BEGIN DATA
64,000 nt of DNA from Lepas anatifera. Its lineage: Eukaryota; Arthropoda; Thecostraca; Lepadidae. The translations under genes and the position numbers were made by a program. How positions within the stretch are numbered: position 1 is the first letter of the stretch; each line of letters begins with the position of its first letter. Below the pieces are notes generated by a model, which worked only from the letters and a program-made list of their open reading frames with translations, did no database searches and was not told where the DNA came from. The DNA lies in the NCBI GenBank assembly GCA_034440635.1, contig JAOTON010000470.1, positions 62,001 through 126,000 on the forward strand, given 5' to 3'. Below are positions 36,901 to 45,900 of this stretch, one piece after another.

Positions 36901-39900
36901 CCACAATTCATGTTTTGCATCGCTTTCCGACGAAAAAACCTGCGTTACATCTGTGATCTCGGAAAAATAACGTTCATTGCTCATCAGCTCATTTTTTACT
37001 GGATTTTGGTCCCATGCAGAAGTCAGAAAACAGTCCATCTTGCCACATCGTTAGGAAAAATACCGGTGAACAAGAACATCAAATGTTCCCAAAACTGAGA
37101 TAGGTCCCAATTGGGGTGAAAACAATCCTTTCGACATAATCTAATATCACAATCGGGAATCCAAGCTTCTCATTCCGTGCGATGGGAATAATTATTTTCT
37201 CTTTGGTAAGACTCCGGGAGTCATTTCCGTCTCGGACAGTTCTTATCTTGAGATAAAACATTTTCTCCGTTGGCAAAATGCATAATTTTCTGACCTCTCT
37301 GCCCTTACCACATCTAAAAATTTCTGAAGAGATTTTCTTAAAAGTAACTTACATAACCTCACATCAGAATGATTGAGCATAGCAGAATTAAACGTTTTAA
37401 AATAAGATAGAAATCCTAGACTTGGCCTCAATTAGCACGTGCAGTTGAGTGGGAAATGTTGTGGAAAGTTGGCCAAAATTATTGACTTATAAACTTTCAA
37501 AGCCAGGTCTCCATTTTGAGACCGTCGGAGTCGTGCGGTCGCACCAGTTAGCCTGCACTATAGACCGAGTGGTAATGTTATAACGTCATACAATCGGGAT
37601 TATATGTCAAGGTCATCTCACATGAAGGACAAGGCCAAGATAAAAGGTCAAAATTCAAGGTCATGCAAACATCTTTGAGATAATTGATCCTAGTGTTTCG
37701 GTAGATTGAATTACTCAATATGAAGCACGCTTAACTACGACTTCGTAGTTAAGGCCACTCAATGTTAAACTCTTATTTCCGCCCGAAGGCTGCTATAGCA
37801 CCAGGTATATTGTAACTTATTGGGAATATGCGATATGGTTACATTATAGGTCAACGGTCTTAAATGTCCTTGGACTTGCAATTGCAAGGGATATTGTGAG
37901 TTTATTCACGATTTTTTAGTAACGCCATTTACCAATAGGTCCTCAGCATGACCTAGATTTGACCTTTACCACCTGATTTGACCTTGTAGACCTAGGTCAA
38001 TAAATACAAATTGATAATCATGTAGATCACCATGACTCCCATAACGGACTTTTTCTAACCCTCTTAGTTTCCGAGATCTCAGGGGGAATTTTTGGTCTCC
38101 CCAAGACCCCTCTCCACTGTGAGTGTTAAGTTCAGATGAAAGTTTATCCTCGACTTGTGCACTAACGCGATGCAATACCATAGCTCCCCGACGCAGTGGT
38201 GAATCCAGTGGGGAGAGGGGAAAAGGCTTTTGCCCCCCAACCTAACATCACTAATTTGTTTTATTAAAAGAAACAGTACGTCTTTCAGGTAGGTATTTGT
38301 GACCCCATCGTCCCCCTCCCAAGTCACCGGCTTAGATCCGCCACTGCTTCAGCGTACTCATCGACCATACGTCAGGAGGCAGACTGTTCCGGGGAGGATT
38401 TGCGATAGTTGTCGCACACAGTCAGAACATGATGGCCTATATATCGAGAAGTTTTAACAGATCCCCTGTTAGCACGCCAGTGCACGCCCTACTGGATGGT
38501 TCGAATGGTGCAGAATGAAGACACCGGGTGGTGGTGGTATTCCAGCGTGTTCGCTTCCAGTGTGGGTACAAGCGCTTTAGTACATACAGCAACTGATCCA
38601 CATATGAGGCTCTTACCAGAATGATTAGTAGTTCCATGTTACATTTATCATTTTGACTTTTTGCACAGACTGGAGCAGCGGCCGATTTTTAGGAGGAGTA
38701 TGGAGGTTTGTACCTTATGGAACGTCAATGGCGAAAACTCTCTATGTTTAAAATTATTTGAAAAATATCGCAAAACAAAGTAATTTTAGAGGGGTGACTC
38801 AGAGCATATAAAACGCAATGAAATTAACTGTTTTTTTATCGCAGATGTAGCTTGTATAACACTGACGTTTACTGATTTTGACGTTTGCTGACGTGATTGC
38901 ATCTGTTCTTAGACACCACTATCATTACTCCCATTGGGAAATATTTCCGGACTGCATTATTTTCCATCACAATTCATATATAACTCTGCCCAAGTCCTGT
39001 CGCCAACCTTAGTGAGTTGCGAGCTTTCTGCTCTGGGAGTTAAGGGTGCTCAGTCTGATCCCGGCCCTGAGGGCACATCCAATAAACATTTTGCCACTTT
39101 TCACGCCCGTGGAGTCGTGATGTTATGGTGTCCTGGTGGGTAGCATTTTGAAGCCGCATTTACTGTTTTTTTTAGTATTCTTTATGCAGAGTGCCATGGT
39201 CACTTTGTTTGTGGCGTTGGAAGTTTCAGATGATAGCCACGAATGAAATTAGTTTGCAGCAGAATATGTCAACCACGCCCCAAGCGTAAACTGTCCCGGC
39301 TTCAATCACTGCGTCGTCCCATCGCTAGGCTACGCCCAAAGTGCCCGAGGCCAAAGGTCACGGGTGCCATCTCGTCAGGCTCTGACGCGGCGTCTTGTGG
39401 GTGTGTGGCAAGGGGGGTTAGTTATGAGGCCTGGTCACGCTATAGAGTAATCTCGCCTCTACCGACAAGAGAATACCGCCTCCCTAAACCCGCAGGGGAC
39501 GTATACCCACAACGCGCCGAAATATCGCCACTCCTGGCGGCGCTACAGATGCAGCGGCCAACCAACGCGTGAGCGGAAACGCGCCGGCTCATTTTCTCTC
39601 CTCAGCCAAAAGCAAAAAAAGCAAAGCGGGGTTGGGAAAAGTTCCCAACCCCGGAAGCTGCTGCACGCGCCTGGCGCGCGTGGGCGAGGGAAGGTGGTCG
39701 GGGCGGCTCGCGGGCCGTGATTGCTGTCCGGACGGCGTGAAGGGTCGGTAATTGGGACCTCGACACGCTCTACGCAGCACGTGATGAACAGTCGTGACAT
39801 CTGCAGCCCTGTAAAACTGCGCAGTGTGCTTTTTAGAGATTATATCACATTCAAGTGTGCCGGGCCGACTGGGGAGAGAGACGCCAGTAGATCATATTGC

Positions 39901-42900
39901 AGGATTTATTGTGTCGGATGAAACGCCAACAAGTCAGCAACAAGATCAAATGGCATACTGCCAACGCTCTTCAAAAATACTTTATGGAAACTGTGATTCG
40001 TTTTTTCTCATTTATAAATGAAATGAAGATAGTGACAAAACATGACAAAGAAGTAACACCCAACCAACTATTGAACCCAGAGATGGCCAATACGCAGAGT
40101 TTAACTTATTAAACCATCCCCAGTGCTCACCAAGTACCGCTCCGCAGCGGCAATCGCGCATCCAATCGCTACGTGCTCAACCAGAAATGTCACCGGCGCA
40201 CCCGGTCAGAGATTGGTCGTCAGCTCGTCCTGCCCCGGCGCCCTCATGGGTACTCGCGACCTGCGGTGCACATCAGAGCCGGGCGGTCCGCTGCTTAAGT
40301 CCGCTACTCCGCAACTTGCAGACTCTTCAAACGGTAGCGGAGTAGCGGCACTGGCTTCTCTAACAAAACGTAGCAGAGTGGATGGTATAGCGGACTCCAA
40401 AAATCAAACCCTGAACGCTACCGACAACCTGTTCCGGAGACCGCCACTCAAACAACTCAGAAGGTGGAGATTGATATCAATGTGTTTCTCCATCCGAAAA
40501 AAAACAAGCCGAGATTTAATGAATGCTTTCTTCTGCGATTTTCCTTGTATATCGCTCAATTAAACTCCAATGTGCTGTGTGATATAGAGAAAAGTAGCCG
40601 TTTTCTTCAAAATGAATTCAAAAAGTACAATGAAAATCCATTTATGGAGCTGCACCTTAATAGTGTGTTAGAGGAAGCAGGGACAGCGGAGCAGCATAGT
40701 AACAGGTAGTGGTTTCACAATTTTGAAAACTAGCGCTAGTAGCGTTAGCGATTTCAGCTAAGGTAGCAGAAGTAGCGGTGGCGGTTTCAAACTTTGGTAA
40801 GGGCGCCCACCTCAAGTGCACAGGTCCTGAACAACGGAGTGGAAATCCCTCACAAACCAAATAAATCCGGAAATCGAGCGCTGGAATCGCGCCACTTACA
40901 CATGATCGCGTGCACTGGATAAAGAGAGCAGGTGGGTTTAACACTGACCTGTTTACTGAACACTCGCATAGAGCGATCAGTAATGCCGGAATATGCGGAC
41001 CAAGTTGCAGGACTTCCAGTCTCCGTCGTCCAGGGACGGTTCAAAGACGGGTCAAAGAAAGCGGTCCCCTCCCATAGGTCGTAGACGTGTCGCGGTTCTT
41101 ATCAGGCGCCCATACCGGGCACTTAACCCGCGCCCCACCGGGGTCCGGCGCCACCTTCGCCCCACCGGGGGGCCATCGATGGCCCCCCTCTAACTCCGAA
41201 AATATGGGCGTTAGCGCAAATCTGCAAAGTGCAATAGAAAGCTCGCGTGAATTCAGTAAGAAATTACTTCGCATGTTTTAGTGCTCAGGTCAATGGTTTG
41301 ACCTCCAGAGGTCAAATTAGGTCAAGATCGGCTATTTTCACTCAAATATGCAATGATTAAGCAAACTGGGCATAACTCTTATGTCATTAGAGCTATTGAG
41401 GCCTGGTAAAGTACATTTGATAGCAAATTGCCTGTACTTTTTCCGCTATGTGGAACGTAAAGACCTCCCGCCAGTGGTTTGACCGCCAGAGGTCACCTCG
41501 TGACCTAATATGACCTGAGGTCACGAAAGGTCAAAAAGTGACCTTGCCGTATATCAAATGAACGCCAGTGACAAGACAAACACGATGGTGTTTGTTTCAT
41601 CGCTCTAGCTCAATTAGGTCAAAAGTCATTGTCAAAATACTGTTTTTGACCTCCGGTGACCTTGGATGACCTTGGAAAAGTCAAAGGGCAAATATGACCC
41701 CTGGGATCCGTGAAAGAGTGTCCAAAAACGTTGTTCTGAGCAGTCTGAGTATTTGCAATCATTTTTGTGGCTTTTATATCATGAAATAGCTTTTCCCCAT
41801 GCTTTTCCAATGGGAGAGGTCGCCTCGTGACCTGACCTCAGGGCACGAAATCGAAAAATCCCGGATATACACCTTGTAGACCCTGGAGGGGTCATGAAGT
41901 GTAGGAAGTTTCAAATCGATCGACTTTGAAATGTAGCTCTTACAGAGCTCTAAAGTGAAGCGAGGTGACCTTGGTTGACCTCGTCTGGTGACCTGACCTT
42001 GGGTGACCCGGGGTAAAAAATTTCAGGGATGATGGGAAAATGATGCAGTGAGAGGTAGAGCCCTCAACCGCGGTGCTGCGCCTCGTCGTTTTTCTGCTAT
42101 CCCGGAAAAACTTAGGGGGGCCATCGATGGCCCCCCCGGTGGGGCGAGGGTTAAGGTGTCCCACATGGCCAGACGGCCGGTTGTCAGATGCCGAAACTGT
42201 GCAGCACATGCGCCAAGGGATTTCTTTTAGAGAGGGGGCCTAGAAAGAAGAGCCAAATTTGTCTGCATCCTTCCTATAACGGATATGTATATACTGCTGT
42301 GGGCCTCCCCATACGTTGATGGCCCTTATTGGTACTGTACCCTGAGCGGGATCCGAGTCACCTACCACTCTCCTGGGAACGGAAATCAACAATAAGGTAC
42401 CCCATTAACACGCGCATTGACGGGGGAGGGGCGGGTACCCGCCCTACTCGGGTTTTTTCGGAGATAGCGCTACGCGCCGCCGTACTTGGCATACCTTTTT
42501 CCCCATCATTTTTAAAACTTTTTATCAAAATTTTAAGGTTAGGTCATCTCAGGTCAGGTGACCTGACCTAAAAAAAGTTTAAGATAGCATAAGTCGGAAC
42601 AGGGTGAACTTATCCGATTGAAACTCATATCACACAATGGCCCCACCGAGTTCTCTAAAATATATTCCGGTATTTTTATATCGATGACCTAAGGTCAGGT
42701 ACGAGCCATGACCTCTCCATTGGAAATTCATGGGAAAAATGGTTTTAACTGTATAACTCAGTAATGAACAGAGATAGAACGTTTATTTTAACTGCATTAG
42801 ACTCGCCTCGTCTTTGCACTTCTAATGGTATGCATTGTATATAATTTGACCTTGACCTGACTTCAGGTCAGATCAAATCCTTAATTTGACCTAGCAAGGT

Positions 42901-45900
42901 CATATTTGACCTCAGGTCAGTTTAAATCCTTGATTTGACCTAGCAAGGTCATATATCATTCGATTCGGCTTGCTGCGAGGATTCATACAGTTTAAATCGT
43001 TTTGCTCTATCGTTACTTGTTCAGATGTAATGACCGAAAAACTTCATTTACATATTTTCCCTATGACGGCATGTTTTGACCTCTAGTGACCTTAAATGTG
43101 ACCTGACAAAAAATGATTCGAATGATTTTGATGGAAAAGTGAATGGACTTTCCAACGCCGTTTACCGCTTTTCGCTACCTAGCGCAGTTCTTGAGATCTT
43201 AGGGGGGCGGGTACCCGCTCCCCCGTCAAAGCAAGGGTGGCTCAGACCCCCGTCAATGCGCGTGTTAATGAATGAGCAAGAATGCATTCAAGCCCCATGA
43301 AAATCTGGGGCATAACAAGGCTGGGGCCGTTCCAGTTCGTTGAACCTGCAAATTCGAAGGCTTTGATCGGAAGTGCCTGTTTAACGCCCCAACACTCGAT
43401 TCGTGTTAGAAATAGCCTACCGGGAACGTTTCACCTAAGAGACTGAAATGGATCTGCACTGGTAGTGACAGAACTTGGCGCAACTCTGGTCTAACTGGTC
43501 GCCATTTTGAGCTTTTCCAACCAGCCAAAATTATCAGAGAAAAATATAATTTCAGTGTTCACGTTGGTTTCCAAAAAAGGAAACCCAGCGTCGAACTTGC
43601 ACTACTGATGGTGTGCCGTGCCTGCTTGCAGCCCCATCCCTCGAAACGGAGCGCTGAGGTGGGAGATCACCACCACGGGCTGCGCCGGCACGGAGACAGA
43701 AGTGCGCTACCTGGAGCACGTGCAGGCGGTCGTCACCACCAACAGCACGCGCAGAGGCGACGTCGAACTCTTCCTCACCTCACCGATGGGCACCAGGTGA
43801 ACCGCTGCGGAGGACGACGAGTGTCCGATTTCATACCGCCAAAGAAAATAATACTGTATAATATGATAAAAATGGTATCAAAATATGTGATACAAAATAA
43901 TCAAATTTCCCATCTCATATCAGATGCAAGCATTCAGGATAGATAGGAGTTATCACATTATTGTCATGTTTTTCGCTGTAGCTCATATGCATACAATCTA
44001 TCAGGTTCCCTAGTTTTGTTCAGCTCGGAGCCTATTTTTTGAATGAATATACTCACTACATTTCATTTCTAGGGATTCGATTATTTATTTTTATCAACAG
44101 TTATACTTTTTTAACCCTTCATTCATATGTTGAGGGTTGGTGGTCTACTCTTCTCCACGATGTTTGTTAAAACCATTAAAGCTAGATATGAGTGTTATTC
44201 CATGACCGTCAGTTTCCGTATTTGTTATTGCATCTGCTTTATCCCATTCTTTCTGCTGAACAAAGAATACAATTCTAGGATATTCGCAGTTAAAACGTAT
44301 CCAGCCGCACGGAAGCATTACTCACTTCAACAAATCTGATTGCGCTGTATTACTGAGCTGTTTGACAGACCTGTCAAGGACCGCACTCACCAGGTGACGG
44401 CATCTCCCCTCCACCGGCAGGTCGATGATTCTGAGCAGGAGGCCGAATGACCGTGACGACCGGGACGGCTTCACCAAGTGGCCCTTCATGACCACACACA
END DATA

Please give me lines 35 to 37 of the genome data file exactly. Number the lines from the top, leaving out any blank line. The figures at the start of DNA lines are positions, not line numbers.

40001 TTTTTTCTCATTTATAAATGAAATGAAGATAGTGACAAAACATGACAAAGAAGTAACACCCAACCAACTATTGAACCCAGAGATGGCCAATACGCAGAGT
40101 TTAACTTATTAAACCATCCCCAGTGCTCACCAAGTACCGCTCCGCAGCGGCAATCGCGCATCCAATCGCTACGTGCTCAACCAGAAATGTCACCGGCGCA
40201 CCCGGTCAGAGATTGGTCGTCAGCTCGTCCTGCCCCGGCGCCCTCATGGGTACTCGCGACCTGCGGTGCACATCAGAGCCGGGCGGTCCGCTGCTTAAGT